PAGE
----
The weekly paper Hetq, published since September 2009, citing financial reasons, has ceased being printed.
“What a pity, we were unable to survive in the Armenian print media market,” said Hetq chief editor Edik Baghdasaryan.
One of the reasons for the financial troubles, said the editor, was the lack of advertising, which was due to the paper’s content.
“Since there were no political intrigues or interviews with politicians in our articles (they generally weren’t political, but were about regional and social issues), advertisers weren’t as interested,” he said.
The weekly subsisted on subscriptions, which, however, couldn’t cover the cost of printing. Out of Hetq’s 1,000 copies, 800 were sold.
“There were offers of money from different places, but we didn’t want to publish the paper with someone els’s money — we wouldn’t been able to keep the paper this way, but we didn’t want to. We don’t need investments by clan-like, political forces,” said Baghdasaryan.
The Hetq editor finds that the state of print media in Armenia is generally getting worse, as the advertising industry is politicized and often it is through political decisions that ads are placed in this or that media.
Currently Hetq is focusing its efforts on its online version, attempting to make use of opportunities in new media.
In media expert Samvel Martirosyan’s opinion, the reason Hetq’s print version ceased publishing is that political party–affiliated newspapers in Armenia have established the nature of print media and the reader can’t grasp any other kind of newspaper.
“Newspapers today are confronted with the issue of operating through self-financing and having a business model,” he said.
The media expert finds that newspapers also have an issue of audience, one which is decreasing as youth don’t read newspapers.
In his words, considering all the current issues, it can be assumed that print media won’t last long as objective media.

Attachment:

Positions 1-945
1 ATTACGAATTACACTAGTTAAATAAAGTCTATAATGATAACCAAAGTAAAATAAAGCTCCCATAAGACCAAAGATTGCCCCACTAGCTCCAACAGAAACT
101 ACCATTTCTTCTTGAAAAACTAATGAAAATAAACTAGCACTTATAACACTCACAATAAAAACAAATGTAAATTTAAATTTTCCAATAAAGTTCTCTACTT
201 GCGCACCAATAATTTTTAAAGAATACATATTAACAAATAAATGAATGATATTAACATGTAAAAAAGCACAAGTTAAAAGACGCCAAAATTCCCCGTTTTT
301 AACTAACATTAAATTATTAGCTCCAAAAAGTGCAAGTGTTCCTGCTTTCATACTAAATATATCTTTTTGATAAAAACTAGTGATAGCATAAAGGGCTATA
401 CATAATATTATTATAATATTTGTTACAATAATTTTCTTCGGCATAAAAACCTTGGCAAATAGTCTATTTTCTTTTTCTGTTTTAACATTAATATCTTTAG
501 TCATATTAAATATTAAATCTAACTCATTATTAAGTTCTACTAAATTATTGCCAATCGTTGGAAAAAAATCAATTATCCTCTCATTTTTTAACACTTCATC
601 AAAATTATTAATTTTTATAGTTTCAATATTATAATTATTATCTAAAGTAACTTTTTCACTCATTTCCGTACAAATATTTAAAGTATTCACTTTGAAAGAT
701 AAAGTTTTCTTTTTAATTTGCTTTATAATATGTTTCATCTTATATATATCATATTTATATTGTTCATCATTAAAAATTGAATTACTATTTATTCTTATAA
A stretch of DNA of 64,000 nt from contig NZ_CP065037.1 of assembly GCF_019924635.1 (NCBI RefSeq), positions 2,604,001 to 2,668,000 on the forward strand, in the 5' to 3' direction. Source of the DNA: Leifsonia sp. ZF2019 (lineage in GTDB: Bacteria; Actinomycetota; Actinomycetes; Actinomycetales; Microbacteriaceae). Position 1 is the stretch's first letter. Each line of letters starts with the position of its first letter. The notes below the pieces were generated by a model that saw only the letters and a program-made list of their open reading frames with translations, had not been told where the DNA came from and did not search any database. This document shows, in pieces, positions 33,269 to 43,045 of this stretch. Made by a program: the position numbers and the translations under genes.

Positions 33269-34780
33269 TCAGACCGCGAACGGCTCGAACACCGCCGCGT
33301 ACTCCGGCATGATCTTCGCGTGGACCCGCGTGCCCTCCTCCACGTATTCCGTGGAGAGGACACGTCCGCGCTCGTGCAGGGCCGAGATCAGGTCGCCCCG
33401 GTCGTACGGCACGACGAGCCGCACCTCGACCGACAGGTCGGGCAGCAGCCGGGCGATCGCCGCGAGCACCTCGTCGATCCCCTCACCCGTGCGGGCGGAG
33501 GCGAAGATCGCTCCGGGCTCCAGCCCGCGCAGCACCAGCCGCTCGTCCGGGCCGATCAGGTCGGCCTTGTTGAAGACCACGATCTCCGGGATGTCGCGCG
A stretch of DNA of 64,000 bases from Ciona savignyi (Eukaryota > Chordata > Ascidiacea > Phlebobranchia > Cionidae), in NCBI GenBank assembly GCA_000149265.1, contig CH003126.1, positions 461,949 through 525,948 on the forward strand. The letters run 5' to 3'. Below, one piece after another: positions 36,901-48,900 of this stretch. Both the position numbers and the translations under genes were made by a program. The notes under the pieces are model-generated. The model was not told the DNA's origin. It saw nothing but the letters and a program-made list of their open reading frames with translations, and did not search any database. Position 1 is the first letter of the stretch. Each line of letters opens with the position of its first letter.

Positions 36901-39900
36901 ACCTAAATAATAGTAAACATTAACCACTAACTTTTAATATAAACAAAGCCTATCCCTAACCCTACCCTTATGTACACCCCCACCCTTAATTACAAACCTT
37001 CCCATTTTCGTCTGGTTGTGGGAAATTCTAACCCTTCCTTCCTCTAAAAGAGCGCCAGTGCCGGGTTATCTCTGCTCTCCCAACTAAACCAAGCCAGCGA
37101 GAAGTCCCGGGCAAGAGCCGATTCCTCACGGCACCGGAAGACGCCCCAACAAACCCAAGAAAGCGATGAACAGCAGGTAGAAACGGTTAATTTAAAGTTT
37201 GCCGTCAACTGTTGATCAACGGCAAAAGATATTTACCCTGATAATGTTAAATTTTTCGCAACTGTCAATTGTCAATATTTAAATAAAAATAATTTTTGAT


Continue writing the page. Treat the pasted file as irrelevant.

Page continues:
“Purely print papers will be able to survive only through subsidies from a source and falling under the influence emanating from this,” he said.
In Martirosyan’s opinion, a portion of newspapers will also offer an online version, a portion will continue to receive funding from political sponsors and continue to print, slowly losing its readership, and another portion will shut down.
Yerevan Press Club President Boris Navasardyan is likewise pessimistic toward the future of newsprint.
“Since in Armenia newspapers are mainly read by socially and politically active individuals and it came to be that it’s this segment that chiefly uses the internet, print media began to be confronted with the issue of its main readership moving to the internet,” he said.
Navasardyan considers the main challenges of Armenia’s newspapers today to be keeping their audience.
He finds that moving from newspapers to internet is a move that is very difficult to circumvent in any way in Armenia since people confronted with difficult economic and other problems in the mid-90s lost their habit of reading papers, which even in today’s conditions is nearly impossible to recover.
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